Our Process
The Journey
Our Learning
Cultural Treasures
Respecting Our Ancestors
End of Mourning Ceremony
Contact and Contributions

The idea of the butterfly was brought to our attention by the
Late Margaret Hewer. The butterfly represents the messenger
of the departed souls. It is also said to be a symbol of the traveling
Spirits, those departed and misplaced that are wandering about.
The design was created by the Late Brad Collinson and adopted
by our committee as our logo.

Photo: James McGuire
As of June 5, 2005, all known Haida ancestors (originating from Haida Gwaii)
held in museums and institutions across North America have been repatriated
and reburied, representing over ten years of work by the Haida community
and the Repatriation Committees of Skidegate and Old Massett.

The return of our ancestors’ remains from private citizens and European institutions is on-going.

Once a deceased loved one is laid to rest, an "End of Mourning" ceremony is held at a later date to officially end the grieving of the loved one, thereby allowing them to continue on their journey to Gaahlandaay Tllgaay (Spirit Land).

In June 2005, an End of Mourning Ceremony was held in the village of Skidegate for our ancestors, whose remains have been repatriated from museums and private homes across North America since the early 1990’s. It was a wonderful event, with Haida coming from all villages, including the Kaigani of Alaska, people from all communities on Haida Gwaii and other guests attending
from around the world. The ceremonies began on June 20th, with elders
blessing the memorial plaques which were made to mark
the final resting
place of our ancestors.

The next day, June 21st, began with a food burning for our ancestors, followed by the arrival of Haida canoes and a mid-day feast. At this time, the people who lost their lives to smallpox and other epidemics were remembered and honoured. In the afternoon, the memorial plaques were unveiled and washed by ladies from each clan. In the evening, guests enjoyed a large feast, which was followed by a Spirit dance and ceremony, marking the official “end of mourning”, and the release of our ancestors’ spirits to Gaahlandaay Tllgaay (Spirit Land).Then the celebratory part of the evening began, with many speeches, presentations, singing and dancing, and gift giving, which kept us all going past midnight. The following morning,on June 22nd, the Spirit dance masks were burned, marking the final step of the End of Mourning ceremony.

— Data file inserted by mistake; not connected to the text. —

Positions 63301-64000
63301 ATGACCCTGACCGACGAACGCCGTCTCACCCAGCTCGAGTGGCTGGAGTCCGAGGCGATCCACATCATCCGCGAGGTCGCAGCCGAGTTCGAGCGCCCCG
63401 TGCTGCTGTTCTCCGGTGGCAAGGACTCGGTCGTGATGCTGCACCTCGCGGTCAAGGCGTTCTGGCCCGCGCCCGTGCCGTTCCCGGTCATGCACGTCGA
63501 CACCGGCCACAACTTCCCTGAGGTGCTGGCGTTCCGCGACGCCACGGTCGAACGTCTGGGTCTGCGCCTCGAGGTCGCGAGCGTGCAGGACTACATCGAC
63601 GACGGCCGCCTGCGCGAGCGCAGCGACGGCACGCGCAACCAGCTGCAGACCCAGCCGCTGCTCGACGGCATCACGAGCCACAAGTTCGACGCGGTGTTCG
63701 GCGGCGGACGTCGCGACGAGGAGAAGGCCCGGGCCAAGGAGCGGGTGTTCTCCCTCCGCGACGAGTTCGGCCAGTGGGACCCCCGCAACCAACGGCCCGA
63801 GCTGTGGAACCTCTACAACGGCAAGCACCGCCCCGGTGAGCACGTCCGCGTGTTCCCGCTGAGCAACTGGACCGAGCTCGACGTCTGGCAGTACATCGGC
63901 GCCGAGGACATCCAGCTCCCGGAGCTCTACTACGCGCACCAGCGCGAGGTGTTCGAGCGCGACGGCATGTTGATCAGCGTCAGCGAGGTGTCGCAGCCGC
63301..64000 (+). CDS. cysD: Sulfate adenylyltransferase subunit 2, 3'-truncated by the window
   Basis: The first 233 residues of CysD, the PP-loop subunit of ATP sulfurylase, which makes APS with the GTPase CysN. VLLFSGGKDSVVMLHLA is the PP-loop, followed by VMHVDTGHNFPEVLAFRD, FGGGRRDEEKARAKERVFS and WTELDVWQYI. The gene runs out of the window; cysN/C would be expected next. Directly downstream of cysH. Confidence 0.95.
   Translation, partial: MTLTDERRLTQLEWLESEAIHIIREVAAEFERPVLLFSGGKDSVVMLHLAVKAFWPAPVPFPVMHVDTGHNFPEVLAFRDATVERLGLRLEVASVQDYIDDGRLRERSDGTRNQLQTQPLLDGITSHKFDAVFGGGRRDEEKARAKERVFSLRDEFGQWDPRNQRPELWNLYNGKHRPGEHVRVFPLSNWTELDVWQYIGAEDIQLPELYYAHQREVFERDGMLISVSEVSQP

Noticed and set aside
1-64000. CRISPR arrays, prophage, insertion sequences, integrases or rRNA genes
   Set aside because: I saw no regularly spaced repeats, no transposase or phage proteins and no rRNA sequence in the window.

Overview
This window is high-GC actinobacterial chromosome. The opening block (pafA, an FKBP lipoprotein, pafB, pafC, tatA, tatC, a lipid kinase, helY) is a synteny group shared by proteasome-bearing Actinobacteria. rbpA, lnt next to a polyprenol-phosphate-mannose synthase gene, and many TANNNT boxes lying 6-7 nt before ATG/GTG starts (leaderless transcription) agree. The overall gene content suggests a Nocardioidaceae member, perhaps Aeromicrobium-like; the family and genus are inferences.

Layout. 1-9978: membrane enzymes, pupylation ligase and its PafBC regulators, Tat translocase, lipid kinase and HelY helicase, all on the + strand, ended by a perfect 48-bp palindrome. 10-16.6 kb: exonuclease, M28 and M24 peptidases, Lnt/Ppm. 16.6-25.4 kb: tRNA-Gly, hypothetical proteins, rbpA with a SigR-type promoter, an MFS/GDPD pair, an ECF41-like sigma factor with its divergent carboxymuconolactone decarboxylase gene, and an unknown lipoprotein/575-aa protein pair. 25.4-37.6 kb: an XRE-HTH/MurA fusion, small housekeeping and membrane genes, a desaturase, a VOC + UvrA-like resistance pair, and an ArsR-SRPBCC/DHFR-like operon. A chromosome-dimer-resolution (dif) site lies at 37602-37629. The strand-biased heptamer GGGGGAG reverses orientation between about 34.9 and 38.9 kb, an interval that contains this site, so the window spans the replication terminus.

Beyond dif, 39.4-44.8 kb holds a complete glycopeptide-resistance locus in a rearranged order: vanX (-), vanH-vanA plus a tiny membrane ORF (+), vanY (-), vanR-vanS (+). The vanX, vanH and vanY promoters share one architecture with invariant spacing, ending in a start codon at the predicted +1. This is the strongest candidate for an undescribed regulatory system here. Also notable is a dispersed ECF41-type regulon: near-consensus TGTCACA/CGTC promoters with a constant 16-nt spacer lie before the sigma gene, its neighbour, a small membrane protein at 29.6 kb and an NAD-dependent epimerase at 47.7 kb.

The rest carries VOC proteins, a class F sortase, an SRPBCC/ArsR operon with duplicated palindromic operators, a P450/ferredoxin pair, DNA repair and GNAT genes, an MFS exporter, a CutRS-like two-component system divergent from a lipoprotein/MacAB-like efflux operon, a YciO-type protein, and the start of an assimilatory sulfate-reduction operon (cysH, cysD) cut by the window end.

These three days honoured our ancestors in a very beautiful way, and would never have been possible without the Haida clans who took on the responsibility of this event, as well as the countless other individuals and organizations from every community on Haida Gwaii, and people from off-island, who came together to help however they could with this occasion.


End of Mourning Ceremony, 2005

End of Mourning Ceremony, 2005

End of Mourning Ceremony, 2005 – recorded interview

End of Mourning Ceremony, 2005